The Thanksgiving that I started preordering fresh turkeys was the one where, about a month prior, my father-in-law offered a frozen turkey for the feast. One that was leftover from the previous year. :eek: I thought fast and said “thanks but I’ve ordered a fresh turkey” - and then did so the next day!

What does it really mean? :confused:

Took me awhile too. I think the OP meant those packets of powdered instant gravy that just require you to add water.

I think they mean the packets from the wall of powdery seasonings at the store.

Talk about being unpleasant all day, uh, that would be me. Preparing The Big Christmas Feast at mom’s (she’s really past it but we HAVE to have it over there) was an absolute nightmare. Too much stuff, too much confusion, too many dirty pots and dishes. It was just a fucking unpleasant nightmare. But the food was OK, you really can’t spoil a spiral cut ham and Pillsbury crescent rolls. (It was several levels above the disgusting Thanksgiving turkey and all the fucking trimmings I was forced to cook and serve up last month - jeez, and they wonder why I drink!.) If I had been at home and relaxed in my own kitchen, I’d try to make it all nummy and delicious and totally from scratch, I guess. But no one really cares, half were men who just want loads of food on the table within three hours from the time we haul all the stuff in. Shortcuts are allowed and stuff gets eaten - any prima donnas who need something special on the table just have to make it and bring it themselves.

Were the peas soggy? Was the chicken slowly rotting into something that looks like cheese?:stuck_out_tongue:

Yum. :rolleyes:

The oven at my parents’ house evidently requires calibrating*. 425F for twenty minutes to sear, then drop down to 250F to roast for a pork loin sounds about right, doesn’t it?

And I used the meat thermometer and everything. Damn thing took until about two hours past the target dinner time to even register on the thermometer, and that’s only because I gave up on trusting the thermostat and set it for 350F.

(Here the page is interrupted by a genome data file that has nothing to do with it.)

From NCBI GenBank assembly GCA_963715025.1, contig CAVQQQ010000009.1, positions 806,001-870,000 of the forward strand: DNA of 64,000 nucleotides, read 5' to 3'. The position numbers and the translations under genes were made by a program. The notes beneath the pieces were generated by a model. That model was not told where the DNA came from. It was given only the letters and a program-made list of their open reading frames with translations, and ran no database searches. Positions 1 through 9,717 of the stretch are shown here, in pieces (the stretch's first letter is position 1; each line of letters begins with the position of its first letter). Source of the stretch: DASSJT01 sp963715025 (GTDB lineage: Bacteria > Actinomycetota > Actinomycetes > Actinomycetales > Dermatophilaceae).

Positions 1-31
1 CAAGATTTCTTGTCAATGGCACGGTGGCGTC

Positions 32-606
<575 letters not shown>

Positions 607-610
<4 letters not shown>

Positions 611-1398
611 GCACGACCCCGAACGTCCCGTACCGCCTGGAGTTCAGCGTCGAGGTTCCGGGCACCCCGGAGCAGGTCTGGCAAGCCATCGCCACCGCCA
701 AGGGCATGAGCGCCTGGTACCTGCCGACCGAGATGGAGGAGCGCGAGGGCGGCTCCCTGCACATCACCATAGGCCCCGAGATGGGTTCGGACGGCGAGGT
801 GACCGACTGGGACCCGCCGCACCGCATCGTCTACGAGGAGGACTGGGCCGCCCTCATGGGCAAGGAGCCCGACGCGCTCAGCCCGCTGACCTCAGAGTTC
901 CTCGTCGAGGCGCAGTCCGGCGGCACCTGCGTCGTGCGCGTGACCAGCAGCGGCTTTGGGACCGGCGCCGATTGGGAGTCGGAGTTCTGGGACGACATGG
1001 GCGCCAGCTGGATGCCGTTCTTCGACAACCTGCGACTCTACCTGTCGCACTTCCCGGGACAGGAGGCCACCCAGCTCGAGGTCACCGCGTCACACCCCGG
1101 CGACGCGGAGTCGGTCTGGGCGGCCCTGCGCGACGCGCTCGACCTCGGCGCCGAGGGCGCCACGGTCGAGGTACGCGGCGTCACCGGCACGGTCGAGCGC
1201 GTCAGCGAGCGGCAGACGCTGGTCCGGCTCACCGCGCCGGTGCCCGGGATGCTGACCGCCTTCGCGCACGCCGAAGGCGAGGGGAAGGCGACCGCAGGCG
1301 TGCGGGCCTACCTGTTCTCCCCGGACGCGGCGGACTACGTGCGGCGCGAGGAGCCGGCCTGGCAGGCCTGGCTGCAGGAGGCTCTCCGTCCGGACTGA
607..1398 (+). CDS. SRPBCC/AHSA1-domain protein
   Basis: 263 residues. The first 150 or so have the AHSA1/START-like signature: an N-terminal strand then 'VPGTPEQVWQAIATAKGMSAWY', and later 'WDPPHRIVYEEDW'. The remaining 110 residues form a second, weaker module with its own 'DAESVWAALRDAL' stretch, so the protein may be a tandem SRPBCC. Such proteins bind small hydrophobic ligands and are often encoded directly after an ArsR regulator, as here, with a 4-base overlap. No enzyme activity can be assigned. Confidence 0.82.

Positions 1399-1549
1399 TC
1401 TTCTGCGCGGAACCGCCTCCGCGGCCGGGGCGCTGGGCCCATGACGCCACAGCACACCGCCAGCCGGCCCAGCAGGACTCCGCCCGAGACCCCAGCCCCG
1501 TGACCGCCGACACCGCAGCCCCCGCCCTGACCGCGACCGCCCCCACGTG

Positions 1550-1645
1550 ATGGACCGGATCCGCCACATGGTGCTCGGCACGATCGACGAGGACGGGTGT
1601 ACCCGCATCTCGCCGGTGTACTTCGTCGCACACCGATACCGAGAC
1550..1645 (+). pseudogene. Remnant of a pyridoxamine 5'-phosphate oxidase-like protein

Fortunately, my sister from Oregon was staying with my sister from Signal Hill, and roasted the turkey there.

*There evidently hasn’t been a lot of cooking done in it since Mom got sick.

You have to dress that stuff up a little to make it worth eating, though. My father-in-law was more or less raised on mushroom-soup casseroles, so I tend to make one for most family gatherings. This time around, I left off the fried onions and sauteed some mushrooms, ham, sweet onions and minced garlic in butter and white pepper, tossed that into the mix, left out half the milk the recipe called for and adding the liquid from the skillet instead. Turned out really well, all things considered.

But I’ll join in the pitting of overly sugared sweet potatoes. I’ll have a dab to be polite, but I really don’t want what’s essentially a dessert dish sitting on my dinner plate.

Guess there is a tradeoff. I’m actually quite a good cook, but I hate to cook, so yes, there is unpleasantness abounding in the house when I’m cooking. And when making the crust for the pies I channel Ralphie’s father, weaving a tapestry of obscenity that may or may not be hanging around somewhere over the Rockies.

Then everyone overeats and blames me.

That seems to me to be the most likely (and most forgiving) explanation.

Now that I do a lot of cooking, I have unbounded respect for my Mom’s and Grandma’s ability to organize the kitchen and TIME its outpourings. Generally, I only cook for me and the wife (including holidays…we’re far from relatives); I have little comprehension of how the turkey, roast beast, gravy, vegetables, spetzels, and whatever else was being served for ~20 people appeared in the span of 5-10 minutes, piping hot and delicious, all from a galley-style kitchen.

Up to 6 people, and I think I could do it. Beyond that, it seems to me to be magic of the elders.